During the summer of 1945 he lived in London.  Billy Allison, who had arrived in the U.K. from Odessa by ship in June, was about to board a train when he met John in battle-dress and wearing a khaki beret – there was just time for a brief conversation.  Assistant Hut Commander, Bob Anderson, also met him in London in uniform and on several occasions John took him to a Polish Club, not far from the New Zealand Fernleaf Club in Lowndes Square, for refreshments.


A year or two after his return to New Zealand Billy Allison recalls receiving two letters from John from an R.A.F. Station at Banff in Scotland where he was serving with the rank of Warrant Officer.

In 1977, in response to an enquiry from Billy, the Commander of the Royal Air Force Station at Lossiemouth in Morayshire reported that the Banff Station had been closed for many years but Army Records Centre (Polish) had confirmed that John had served in the Polish Resettlement Corps R.A.F. until September 1948.


Early in 1947 Peter McGhie received a Polish Christmas card from John with a brief message “Best wishes for Christmas and coming New Year from John”.  The card showed replicas of the Scottish thistle, Polish lion and eagle and a Christmas candle; the only address was Scotland 1946.  It was the only letter Peter ever had from him.  With the publication in London of the book “Interlude”, a record of Stalag VIIIA at Gorlitz, Peter ordered a copy for John but never had an address to send it to.  It does seem that John, always reticent about himself, was still reluctant to disclose his whereabouts.  In Poland, at the beginning of World War 2, he was married with one daughter and it would seem that he had no wish to return to his homeland.  The final document in his Army Records file was a notice of British naturalisation dated 12/2/1951 – no address was stated.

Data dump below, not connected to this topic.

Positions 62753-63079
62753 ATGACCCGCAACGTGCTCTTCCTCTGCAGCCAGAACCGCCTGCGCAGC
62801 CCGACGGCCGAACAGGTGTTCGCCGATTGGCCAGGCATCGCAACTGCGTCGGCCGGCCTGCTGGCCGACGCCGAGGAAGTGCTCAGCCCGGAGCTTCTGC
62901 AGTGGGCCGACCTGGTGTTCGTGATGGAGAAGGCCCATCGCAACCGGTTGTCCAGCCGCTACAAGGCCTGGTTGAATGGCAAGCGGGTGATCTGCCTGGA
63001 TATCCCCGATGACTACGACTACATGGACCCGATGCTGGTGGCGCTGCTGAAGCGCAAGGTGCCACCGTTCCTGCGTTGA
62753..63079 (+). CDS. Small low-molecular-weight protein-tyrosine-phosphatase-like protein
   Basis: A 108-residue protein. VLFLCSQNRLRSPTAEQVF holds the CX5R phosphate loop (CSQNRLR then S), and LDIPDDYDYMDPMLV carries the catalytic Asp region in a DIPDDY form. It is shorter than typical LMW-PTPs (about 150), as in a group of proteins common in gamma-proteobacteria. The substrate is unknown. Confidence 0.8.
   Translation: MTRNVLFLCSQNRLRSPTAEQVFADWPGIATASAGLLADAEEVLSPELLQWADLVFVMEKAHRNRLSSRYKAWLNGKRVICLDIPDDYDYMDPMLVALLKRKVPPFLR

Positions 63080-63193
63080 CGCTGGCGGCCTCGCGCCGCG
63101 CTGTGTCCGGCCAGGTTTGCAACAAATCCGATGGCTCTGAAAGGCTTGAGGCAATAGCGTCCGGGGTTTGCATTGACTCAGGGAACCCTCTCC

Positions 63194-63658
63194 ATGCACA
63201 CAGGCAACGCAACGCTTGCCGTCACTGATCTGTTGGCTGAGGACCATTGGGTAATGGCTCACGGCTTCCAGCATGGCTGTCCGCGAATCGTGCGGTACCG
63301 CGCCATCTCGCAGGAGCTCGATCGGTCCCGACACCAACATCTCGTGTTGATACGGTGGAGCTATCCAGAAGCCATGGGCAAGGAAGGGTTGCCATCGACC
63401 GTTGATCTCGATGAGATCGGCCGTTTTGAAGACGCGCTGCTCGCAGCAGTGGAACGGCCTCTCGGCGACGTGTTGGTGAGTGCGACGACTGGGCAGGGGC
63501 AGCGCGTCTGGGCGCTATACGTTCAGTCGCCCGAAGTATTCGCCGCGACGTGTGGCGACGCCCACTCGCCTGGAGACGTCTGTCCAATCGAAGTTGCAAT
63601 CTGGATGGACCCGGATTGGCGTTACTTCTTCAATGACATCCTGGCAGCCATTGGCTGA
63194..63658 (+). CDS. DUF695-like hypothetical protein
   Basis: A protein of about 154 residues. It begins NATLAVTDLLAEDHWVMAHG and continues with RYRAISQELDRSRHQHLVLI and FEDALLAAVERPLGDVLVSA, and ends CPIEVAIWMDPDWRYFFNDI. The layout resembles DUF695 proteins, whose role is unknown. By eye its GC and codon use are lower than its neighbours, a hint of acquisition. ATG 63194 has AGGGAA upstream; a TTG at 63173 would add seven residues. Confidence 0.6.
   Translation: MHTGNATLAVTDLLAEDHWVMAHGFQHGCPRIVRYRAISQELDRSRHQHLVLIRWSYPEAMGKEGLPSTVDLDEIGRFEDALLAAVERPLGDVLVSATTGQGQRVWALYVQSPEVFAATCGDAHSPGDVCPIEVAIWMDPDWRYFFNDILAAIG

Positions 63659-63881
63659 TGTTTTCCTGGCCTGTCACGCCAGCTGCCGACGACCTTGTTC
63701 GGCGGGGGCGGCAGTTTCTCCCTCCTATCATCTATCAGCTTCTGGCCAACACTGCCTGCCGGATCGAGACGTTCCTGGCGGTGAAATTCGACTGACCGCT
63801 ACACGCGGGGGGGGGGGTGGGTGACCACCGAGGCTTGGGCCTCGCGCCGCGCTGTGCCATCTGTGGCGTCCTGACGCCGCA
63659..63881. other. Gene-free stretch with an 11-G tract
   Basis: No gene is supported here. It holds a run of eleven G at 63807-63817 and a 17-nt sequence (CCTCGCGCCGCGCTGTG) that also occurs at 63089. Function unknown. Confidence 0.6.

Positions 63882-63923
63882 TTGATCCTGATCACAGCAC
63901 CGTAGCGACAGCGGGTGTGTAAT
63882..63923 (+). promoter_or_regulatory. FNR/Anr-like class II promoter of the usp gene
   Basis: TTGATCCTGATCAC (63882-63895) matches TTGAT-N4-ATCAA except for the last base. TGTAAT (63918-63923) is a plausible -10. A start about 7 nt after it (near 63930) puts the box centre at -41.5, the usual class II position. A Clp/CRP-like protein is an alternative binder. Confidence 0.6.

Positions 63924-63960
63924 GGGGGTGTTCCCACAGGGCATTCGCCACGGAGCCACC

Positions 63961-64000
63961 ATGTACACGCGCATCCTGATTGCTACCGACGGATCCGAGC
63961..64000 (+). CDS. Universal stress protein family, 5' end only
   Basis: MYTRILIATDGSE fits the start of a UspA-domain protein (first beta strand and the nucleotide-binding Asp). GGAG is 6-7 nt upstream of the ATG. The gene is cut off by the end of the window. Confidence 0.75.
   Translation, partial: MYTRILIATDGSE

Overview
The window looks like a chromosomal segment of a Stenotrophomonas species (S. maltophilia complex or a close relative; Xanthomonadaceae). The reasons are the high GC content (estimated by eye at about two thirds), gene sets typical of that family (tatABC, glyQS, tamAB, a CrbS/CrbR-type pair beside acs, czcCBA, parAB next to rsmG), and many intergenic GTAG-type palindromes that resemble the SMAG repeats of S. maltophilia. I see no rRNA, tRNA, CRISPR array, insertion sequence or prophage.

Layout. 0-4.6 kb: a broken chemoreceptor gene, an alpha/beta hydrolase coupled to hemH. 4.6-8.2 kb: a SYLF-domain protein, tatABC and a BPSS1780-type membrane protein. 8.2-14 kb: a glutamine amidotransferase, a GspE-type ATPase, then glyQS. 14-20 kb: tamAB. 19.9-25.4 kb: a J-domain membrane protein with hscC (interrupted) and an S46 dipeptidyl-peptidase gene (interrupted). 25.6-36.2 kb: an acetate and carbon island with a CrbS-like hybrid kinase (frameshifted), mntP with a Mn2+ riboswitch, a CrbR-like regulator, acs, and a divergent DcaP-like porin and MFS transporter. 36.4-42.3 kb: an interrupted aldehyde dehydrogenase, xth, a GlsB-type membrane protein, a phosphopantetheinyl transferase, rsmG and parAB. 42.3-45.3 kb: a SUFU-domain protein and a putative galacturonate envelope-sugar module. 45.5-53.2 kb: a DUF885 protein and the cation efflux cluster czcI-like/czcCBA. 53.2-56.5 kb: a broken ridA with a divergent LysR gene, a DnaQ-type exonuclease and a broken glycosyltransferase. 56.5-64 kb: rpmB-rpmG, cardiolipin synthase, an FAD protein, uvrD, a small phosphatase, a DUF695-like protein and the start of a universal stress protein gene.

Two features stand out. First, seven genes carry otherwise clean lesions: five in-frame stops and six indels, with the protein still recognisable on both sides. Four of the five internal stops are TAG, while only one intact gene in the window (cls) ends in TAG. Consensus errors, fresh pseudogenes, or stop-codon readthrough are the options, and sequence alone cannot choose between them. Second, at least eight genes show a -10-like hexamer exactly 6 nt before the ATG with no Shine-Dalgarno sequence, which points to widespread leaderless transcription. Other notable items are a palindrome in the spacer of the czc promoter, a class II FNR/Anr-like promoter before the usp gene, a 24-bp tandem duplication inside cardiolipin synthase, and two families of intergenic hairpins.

On completion of his service with the R.A.F. it is believed he returned to London and learned the plumbing trade; in due course he set up in business on his own account but little is known of him until 1962 when Bob Anderson received a reply to a letter he had written.  Typewritten on paper headed J. F Sojak, Plumber and Decorator, and dated 1 July, 1962.  (The letter and remainder of the article have been edited to remove personal details of him and his family in the U.K.)


Dear Friends, I was very pleased to get your letter.  I very often talk about our prison days.  ….. I have settled here in London with a Scottish wife.  I brought my daughter from Poland here for holiday, I had not seen her for twenty years.  … We went for a tour of the Continent.  I didn’t visit the prison camps except the one at Chiavari (Campo 52) in Italy.  Nothing remains; it was razed to the ground by the locals when we left. ………………


Following his wife’s death in 1977 John’s health deteriorated and he died on 7 September, 1977.



Brady, T. O., Crandle, F.

“Interlude / the story of British prisoners of war

in Stammlager VIIIA at Görlitz in Lower Silesia, Germany”